I've mentioned this a few times but never publicly announced it, so consider this the announcement.
I've also ported Owl, my Cocoa Wayland compositor, from OS X to the Hurd using GNUstep.
Here's a screenshot of weston-terminal and weston-flower, running on Owl on GNUstep on Hurd, with X forwarded from a QEMU VM via SSH.
Here's another pretty screenshot for you'all
I've made a mock-up to illustrate my ideas about the next-gen terminal experience!
• the pathbar
• username, hostname and git branch displayed in the UI, shrinking the shell prompt back to just a $
• commands as cards
• syntax highlighting, including graying out the output a bit to differentiate it from commands themselves
• autocompletion (displayed in a native widget)
• built-in error handling options
• the time each command took (on the right)
I never did the #introductions thing, so here goes!
I live in Moscow, 🇷🇺 & currently study at CMC MSU.
I work at SmartDec where I write a cool static analyzer for Java & Kotlin. I'm also a tech editor at tproger.ru
I'm on the Darling team; we hack on macOS internals to make apps & programs targeting Darwin run on Linux/Android.
Cursed computer idea
#GIMP 2.99.6 is out ! And a cool Wilber & co. comics strip by Aryeom under CC by-sa license, as usual ! 🙂
« GIMP 2.99.6 is out with new/experimental features. Highlights: off-canvas guides, pinch zoom on touchpads, improved Paint Select tool (unstable), and more. Flatpak and Win installer available, no news on macOS builds yet (we encourage contributions!) »
Update: most of the patches have been merged; some are still being reviewed.
And I'm trying to fix glibc now.
For the past few days I've been rewriting my tarfs mmap implementation to unify paging and the cache after all (as I've been advised). This required significant changes to syncfs logic.
I've got it mostly working now, modulo some deadlocks. Found (& fixed) a few libpager bugs in the process: in one case, a function was always silently doing nothing due to improper check; in another, "precious" data was silently dropped.
Don't know yet if they'll like my fixes upstream, we'll see.
(This is to highlight tweaks that are *possible*, not to push "Rust changes too much, all the time" myth.)
It's fascinating how a #Rust edition can change so much more than just reserve a few more keywords — all while keeping crates that use different editions compatible.
Some recent examples:
• the prelude can be changed
• editions can change whether certain impls/methods are considered during method resolution
• built-in macros can change
• pretty much anything about closures and captures can be changed
• pattern matching can similarly be changed arbitrarily
• deprecated surface syntax can be removed
Note: on the Hurd, it's no more "kernel-side" than any other device driver — everything runs as regular processes in userspace.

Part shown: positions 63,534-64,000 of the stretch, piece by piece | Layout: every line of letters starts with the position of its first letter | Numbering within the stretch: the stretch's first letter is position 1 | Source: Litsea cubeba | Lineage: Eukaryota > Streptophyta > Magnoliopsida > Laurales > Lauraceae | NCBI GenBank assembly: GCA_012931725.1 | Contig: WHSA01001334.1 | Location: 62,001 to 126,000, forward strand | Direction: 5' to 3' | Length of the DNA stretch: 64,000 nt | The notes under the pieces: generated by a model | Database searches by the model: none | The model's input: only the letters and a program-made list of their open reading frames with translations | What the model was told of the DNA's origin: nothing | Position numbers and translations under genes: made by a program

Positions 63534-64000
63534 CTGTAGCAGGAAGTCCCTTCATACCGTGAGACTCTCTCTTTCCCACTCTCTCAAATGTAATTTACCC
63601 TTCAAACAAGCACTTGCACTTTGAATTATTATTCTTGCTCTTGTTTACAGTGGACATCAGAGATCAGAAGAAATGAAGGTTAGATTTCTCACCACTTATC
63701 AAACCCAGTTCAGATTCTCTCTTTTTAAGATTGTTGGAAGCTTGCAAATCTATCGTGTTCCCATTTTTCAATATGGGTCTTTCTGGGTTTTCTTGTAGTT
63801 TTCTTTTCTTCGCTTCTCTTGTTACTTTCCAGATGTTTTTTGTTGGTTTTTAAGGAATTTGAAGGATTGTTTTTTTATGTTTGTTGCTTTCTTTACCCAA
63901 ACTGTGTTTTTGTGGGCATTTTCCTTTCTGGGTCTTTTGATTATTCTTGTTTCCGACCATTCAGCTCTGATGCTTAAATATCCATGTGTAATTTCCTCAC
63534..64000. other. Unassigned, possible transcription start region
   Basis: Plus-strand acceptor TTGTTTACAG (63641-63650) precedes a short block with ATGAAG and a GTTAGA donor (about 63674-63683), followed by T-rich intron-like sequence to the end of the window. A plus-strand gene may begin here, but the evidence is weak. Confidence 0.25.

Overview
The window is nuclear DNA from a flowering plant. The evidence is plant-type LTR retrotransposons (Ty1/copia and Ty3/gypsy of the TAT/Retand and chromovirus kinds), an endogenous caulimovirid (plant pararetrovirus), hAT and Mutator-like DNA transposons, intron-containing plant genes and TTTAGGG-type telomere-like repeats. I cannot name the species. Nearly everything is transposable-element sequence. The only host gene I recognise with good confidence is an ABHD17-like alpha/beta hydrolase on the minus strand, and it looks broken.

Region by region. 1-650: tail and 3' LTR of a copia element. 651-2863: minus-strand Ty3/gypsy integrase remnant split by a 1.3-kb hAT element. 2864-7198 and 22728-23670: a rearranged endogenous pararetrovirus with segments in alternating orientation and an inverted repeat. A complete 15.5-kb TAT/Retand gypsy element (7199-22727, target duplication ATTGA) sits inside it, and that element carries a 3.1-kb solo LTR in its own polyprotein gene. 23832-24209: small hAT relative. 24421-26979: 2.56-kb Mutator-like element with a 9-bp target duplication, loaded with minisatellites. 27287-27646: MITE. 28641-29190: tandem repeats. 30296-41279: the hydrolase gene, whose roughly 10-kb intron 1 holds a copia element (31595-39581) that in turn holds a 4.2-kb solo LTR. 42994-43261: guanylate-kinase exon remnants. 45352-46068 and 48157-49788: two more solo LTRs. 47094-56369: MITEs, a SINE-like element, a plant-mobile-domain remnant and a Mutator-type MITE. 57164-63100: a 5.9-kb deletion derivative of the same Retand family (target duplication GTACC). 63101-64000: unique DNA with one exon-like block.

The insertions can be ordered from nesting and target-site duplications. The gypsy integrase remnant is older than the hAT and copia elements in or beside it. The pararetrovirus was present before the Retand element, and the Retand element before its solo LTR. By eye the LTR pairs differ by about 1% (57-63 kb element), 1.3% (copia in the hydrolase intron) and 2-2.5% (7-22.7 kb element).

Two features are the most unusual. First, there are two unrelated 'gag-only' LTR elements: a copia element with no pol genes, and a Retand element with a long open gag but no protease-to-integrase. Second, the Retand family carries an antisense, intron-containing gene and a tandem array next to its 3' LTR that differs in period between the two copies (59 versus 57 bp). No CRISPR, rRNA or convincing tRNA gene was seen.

And yet it's 3 times after than yes(1). What gives?
Well, to pipe yes(1) output into another program's input, you use a pipe. And that means going though the pflocal server.
The /dev/yes translator, on the other hand, can be read directly, meaning less context switches, and probably less copying data.
So in the end, it's for the same reasons it's faster elsewhere.
Uhh, so /dev/yes is now a thing for real too 😆
Performance and supported features depends on the particular implementation and kernel, but at least on Linux and the Hurd, /dev/yes is ≈3 times faster than GNU yes(1).
Looks like #Rust in GCC is progressing nicely: https://thephilbert.io/2021/05/03/gcc-rust-monthly-report-5-april-2021/
If you know #C, consider helping out.
So my understanding is that "lock elision" refers to transparently using hardware transactional memory features in place of locks, falling back to a lock if the transaction fails.
Apparently this is faster in the uncontested case because you don't even have to flip an atomic to enter/exit the critical section, so the CPU cores don't have to engage in this M*SI back-and-forth negotiating who owns the cache line containing the atomic.
Alright, I submitted the RFC patch series upstream. Let's see what happens next.
"Installation: we recommend that you use Docker."
what I'm supposed to see: "hey, it's a simple one-liner! Such clean install, much wow."
what I actually see: "we couldn't figure out how to install this thing on anything but our own machine, but hey, here is a well-compressed image of our entire disk, use this instead so that we can stop trying"
I soon ran into cache coherency issues (data written through mmap must be immediately visible via io_read, and the other way around). And I can't just unify mapped pages and the cache (like I imagine Linux does), if only because the cache block size is different from page size.
So I spent the rest of the evening trying to make that work, and I believe it does work now :)
Had a surprisingly productive day today!
Got the first working mmap (and that turned out to be enough to load a shared library off tarts, too), then spent some time beefing it up (there's a certain difference between a quickly hacked up proof-of-concept and a mergeable patch), then attempted to implement writable mappings...
...and the fixes are upstream now :) Enjoy!
Rust, objc, Kotlin, C, Python
Linux, GNOME; Android
Wayland; Plan 9
Microkernels, the Hurd
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